By Lily Foss Feminist Columnist
There's this Tumblr I really love called “Is This Feminist?” The author takes stock photos of women, describes what they are doing, and asks the question, “IS THIS FEMINIST?” Spoiler alert: the answer is almost always a satirical no. For example, the caption for this picture reads, “This woman is apologizing for using an offensive word in her youth. IS THIS FEMINIST? Absolutely not. Real feminists come out of the womb quoting bell hooks [sic—look her up], and come complete with a force field that keeps them from absorbing negative cultural ideas.” And that is why I'm a bad feminist.
I try to be a feminist, I really do. I have a “This Is What a Feminist Looks Like” t-shirt that I like to wear in public spaces to see if anyone rolls their eyes at me. I've also been trying to work up the courage to wear my Nana Florence's rosary ring around my neck upside-down so it makes a female symbol, except I'm worried that might be offensive to religious people. See, that's my problem. I sometimes don't realize that things are offensive until I've already said or done them. My force field is broken!
Like the woman in the picture, I have said my fair share of accidentally offensive things. When I was a senior in high school, I claimed that the women's liberation movement had “done nothing for me,” since my favorite things to do were knit and bake. Obviously that was ill-informed, since I also enjoy having an opinion and a job. I've been trying to atone for that comment for four years. But the dumb stuff didn't stop at age eighteen. Last year as an RA, I impulsively sent out what I thought was a cute email that I later realized took religion a little too lightly. I apologized, of course, but I'm still worried that people think I'm some anti-religious zealot.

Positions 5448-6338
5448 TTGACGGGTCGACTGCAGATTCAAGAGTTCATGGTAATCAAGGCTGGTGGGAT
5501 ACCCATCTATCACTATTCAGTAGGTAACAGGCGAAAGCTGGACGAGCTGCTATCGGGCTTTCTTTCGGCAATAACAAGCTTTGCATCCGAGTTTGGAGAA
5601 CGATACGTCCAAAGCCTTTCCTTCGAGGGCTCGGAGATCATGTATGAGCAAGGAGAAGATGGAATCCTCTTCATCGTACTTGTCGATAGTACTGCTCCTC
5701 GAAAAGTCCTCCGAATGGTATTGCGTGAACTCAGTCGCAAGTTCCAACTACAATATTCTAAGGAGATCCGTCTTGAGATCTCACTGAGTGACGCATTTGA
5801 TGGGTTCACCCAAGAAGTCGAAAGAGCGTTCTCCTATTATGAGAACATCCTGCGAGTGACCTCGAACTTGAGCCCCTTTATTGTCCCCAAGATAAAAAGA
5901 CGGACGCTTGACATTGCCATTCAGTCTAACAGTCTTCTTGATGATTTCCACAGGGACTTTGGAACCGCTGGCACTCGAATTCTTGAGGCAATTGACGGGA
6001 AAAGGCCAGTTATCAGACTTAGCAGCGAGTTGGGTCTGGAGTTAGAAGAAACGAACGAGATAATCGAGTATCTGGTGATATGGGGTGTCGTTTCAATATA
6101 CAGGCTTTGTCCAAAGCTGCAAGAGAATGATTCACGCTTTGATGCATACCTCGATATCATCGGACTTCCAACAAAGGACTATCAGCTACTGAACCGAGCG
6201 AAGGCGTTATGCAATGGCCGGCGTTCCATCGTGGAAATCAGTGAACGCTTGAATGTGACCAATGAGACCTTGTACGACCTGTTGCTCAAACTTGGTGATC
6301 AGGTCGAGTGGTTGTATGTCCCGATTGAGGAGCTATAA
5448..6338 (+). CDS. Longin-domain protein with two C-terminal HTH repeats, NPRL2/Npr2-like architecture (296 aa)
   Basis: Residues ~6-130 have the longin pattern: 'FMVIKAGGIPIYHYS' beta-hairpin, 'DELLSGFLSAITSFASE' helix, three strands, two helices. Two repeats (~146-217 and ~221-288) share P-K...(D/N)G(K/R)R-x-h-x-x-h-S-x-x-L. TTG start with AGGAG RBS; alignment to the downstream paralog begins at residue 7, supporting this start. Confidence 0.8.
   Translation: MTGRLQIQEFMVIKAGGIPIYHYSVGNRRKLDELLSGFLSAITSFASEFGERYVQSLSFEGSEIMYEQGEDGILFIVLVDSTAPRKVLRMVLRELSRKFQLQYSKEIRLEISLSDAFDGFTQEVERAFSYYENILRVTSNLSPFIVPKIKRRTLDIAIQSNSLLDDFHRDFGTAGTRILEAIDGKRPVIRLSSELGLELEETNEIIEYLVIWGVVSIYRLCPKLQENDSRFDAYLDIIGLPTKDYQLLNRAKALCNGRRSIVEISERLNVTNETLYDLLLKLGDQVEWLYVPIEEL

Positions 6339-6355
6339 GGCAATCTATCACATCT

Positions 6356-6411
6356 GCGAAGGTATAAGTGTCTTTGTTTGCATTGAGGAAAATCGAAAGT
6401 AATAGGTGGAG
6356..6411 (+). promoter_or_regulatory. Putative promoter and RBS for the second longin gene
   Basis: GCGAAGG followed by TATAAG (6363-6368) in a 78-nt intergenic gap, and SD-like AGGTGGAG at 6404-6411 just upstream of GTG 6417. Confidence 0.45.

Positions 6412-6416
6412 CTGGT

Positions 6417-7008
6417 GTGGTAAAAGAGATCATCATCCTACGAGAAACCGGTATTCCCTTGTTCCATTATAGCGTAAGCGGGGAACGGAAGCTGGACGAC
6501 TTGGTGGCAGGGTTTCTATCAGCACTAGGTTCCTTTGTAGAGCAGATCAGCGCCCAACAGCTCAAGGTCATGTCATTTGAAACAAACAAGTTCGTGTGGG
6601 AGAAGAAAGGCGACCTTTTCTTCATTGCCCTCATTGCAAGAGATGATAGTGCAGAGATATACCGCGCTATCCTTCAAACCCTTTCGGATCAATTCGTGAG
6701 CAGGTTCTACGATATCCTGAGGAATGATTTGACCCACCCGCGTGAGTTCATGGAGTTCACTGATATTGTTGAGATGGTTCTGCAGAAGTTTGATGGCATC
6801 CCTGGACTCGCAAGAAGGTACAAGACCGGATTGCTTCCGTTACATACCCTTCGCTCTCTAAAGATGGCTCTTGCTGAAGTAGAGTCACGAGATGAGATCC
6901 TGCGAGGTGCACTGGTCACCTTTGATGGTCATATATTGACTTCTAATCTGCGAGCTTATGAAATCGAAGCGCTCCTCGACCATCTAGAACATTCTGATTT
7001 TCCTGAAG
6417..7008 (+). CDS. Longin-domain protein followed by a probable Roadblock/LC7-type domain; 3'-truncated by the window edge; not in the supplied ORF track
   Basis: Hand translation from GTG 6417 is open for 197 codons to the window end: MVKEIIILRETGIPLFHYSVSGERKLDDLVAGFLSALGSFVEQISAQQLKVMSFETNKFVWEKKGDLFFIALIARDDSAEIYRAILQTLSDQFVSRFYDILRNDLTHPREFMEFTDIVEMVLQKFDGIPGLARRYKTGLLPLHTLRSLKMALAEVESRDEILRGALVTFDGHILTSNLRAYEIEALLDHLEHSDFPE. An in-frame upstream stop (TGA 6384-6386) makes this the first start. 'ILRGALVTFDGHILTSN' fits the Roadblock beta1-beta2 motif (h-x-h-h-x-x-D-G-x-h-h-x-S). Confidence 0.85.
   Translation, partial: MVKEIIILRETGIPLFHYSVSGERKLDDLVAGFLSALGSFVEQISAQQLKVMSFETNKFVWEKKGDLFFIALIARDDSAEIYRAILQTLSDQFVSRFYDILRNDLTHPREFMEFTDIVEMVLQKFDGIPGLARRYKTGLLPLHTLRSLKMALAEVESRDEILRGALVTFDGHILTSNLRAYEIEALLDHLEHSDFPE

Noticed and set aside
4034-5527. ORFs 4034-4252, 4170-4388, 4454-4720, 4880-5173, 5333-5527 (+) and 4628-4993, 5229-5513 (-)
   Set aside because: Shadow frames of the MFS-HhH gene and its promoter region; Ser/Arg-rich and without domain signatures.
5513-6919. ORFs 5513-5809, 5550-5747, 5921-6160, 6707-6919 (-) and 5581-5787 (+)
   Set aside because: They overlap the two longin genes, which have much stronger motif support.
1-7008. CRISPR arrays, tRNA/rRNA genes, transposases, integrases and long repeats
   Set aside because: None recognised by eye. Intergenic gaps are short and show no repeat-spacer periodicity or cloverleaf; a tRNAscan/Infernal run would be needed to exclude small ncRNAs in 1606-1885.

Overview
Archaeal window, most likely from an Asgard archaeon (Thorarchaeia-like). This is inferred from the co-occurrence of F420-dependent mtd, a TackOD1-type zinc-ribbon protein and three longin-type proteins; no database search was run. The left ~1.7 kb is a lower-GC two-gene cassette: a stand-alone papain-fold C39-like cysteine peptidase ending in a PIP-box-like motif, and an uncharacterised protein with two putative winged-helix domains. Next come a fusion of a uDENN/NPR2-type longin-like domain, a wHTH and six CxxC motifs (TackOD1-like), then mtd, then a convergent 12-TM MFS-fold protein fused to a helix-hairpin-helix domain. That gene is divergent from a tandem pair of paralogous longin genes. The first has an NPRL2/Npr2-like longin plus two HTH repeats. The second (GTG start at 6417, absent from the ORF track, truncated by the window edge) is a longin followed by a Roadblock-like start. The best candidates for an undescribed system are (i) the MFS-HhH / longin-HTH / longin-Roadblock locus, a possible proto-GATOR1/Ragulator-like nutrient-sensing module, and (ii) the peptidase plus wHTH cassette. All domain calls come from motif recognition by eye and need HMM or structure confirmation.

A real feminist would never say these things. A real feminist knows exactly how to approach her white/middle-class/hetero/cis/etc. privilege without seeming condescending or patronizing. A real feminist is born knowing her place in the cycle of oppression. Right?
But as I said, I'm trying. I'm trying really hard to be a good feminist. It isn't always easy—sometimes I still say stupid, ill-informed things. But when those come to my attention, I try to learn from them. And I think that's part of what feminism's all about: learning about yourself and your place in an unfair, messed-up society, growing from that knowledge, and then helping others to learn and grow too. We all say some offensive things sometimes. We're only human. And while it's important to feel remorse when you say something that hurts someone, it would be even worse to apologize without trying to understand why that person was hurt. Because feminists aren't born, no matter how many “This Is What a Feminist Looks Like” onesies I plan to put on my future kids. Feminists are made from experience, mistakes, wisdom, and passion. THIS is what a feminist's column looks like.